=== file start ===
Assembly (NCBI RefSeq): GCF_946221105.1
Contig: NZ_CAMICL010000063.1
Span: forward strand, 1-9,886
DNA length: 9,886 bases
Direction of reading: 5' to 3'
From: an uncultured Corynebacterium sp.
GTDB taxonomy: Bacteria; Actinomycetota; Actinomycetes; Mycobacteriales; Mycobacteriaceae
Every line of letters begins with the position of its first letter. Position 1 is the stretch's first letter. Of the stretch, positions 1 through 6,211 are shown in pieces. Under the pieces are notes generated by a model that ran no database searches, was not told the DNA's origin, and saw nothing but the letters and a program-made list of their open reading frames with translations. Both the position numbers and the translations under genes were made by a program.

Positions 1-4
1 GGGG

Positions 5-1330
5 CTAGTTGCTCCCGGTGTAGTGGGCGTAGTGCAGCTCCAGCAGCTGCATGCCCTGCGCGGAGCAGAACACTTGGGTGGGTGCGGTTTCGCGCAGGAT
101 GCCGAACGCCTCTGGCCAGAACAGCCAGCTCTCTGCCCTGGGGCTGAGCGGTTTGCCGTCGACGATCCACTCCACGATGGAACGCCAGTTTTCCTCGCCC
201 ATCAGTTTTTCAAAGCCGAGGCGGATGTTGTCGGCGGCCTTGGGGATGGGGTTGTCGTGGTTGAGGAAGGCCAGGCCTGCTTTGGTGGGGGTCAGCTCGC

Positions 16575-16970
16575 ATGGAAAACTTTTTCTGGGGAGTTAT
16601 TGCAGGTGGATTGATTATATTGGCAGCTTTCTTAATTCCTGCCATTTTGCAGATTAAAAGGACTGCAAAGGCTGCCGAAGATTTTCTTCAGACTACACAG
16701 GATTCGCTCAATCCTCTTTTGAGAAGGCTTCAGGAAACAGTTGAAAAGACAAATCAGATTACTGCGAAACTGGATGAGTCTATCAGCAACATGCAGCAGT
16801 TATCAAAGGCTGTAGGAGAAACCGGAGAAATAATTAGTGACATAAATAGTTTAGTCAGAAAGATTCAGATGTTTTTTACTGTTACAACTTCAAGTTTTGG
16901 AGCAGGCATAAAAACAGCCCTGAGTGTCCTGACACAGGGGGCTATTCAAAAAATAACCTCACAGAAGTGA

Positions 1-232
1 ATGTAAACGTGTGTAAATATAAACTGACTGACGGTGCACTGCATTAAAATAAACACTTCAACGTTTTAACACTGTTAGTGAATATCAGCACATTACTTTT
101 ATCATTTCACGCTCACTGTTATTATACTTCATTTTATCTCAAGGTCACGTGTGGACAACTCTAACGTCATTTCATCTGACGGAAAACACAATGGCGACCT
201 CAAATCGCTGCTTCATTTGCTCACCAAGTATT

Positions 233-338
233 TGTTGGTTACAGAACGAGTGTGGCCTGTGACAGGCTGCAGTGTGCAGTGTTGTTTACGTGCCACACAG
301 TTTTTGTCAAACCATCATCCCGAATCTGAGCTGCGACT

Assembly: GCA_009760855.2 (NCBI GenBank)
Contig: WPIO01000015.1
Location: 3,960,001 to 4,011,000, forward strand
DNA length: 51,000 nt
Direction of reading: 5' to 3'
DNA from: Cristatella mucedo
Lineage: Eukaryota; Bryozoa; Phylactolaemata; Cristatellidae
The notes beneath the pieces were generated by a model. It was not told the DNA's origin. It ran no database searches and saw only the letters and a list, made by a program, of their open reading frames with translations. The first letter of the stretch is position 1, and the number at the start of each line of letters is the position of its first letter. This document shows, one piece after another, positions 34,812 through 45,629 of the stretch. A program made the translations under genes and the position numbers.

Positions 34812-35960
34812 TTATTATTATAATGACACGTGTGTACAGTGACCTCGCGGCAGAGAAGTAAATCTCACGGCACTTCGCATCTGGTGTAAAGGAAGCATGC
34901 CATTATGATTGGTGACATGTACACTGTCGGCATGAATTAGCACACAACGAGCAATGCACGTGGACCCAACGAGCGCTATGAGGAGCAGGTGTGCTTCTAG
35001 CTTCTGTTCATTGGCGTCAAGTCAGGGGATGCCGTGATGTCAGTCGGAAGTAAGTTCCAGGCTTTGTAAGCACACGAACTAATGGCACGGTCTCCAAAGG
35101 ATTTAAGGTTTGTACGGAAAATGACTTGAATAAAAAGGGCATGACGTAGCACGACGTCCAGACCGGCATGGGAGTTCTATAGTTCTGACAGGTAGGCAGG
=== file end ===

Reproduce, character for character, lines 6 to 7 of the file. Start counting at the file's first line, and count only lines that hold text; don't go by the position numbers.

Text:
From: an uncultured Corynebacterium sp.
GTDB taxonomy: Bacteria; Actinomycetota; Actinomycetes; Mycobacteriales; Mycobacteriaceae